https://www.marxists.org/archive/vygotsky/works/crisis/psycri07.htm
With an uncritical approach, everybody sees what he wants to see and not what is...
#15171047
Stevex wrote:@Wellsy

"All Democrats are good.
All republicans are bad."
I hardly think this is a helpful, reasonable or healthy binary. ;)

The context was "Politics". Are your comments confined to that?

Fair point, such a dichotomy it itself a pretty weak one in part because the judgement is a very weak and abstract one. That is one makes a qualitative judgement that flattens out the thing to simply good or bad.

I would say there has been some struggle to find essential dichotomies in a theory of politics, that is opposition which has an essential unity. The idea being that the sort of dichotomies sought in Marxism or dialectics have a real world connection or attraction that makes the dichotomy indispensable except through resolving it. But that isn’t the case in your dichotomy example, it is is a weak judgement and certainly a concerning one that does little more than rely kn emotive connotations.

In regards to your example, I consider it not strictly a logical issue but also a kind of interpersonal one where one collapses their trust down to a single entity.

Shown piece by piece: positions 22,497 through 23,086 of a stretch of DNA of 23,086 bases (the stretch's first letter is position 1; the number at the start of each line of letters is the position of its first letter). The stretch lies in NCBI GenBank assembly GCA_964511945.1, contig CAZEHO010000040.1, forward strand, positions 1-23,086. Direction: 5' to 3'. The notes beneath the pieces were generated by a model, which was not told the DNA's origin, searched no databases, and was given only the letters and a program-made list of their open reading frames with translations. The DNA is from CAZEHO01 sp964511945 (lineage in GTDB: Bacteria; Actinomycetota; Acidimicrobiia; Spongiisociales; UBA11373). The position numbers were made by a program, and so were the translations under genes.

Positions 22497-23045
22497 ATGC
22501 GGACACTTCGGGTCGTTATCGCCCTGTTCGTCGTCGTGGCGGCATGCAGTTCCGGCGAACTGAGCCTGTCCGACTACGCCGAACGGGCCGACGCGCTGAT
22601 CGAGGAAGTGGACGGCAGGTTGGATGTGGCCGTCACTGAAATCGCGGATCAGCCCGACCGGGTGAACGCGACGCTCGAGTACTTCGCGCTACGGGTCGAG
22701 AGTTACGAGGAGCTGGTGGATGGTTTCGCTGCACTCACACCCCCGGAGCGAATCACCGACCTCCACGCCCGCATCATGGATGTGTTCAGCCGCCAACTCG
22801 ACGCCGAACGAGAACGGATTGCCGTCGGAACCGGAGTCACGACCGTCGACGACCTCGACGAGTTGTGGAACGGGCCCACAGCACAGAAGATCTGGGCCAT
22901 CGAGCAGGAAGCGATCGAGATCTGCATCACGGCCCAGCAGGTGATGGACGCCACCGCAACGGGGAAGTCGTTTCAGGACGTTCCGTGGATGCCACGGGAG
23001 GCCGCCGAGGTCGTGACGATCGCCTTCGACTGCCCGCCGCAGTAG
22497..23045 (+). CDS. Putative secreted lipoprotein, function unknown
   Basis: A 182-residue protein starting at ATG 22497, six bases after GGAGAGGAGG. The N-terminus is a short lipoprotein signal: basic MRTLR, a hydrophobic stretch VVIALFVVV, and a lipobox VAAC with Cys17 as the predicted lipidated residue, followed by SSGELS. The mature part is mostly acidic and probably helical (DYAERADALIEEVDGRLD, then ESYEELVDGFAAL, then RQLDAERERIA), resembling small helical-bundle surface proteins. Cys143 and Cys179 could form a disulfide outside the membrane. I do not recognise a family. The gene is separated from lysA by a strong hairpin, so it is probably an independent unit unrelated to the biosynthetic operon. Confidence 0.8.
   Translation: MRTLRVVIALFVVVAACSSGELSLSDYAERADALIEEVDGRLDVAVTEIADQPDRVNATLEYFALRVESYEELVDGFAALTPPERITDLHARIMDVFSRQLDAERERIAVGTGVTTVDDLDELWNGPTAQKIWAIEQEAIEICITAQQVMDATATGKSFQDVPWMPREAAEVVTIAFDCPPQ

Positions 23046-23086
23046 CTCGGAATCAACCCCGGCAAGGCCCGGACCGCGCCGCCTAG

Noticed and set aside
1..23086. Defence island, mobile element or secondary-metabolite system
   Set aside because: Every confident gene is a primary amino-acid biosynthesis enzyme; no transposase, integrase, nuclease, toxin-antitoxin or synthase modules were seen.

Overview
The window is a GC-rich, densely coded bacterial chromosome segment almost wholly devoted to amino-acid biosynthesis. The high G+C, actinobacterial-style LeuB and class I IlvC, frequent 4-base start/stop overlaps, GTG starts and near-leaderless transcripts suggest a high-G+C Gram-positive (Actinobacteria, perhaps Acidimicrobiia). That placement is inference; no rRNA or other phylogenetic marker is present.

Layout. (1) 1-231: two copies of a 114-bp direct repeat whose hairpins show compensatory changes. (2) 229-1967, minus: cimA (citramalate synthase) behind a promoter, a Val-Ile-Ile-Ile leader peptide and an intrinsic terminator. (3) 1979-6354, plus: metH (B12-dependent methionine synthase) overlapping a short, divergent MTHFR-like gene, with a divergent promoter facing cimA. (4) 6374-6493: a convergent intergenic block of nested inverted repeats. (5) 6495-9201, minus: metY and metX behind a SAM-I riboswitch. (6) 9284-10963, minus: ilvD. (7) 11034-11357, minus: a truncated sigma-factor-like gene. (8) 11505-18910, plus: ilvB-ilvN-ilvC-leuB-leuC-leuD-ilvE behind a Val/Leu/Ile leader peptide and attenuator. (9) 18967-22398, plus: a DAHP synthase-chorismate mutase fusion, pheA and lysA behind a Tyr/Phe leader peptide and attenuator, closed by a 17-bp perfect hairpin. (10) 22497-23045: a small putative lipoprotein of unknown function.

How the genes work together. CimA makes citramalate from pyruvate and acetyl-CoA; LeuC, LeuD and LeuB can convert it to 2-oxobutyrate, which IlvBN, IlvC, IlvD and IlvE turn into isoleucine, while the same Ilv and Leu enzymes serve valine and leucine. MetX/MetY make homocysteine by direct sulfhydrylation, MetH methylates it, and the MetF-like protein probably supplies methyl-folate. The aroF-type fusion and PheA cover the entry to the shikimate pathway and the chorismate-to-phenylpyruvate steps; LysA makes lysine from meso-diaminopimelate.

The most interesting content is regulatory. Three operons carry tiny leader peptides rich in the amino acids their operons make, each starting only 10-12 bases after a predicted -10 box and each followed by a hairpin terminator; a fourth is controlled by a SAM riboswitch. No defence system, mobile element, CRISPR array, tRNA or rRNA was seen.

https://www.ethicalpolitics.org/ablunden/pdfs/Opinion-formation.pdf
This ‘tribalism’ is a societal pathology and is far from being a rational or necessary outcome of citizens forming commitments. The formation of ‘tribes’ has been called ‘politicisation’. To explain politicisation and the range of possible alternatives to tribalism, I will introduce the concept of ‘trust networks’ and in particular ‘expert-trust networks’.
By expert-trust network I mean a network of people, linked by relations in which a person A trusts that person B to give good advice with respect to question Q in which A evidently deems them have expertise. Each link is a expert-trust vector: A←B(Q). A church provides an expert-trust network for matters of faith; a university provides an expert-trust network for matters of science; a political party or movement provides an expert-trust network in matters of public political policy.

‘Politicisation’ means the collapsing of all networks into a single network of trust which leads to the phenomenon of tribalism, toxic to the rational and constructive formation of opinion and belief.


An issue here I suspect also is that there are real dichotomies reflected in decision making or options which has limitations.
https://www.ethicalpolitics.org/ablunden/works/collaborative-ethics.htm
Under conditions where there is just one question to be decided and there is no dissent on the question to be posed, Majority is capable of producing a valid decision subject to provisos such as those outlined by Habermas in his Communicative Ethics. However, as Marquis de Condorcet showed 230 years ago and Amartya Sen has demonstrated quite exhaustively, majority voting is unable to consistently and reliably decide on realistic differences, which are invariably multi-dimensional and multivalent, between individual members of a collective.

An example of such a limitation in Australia was a referendum to become a republic. Most people agree with republicanism but it was undermined as the qualities of the republic put up in the referendum was purposely undesirable to the majority so people do not cote to change for a shit version that no one wanted.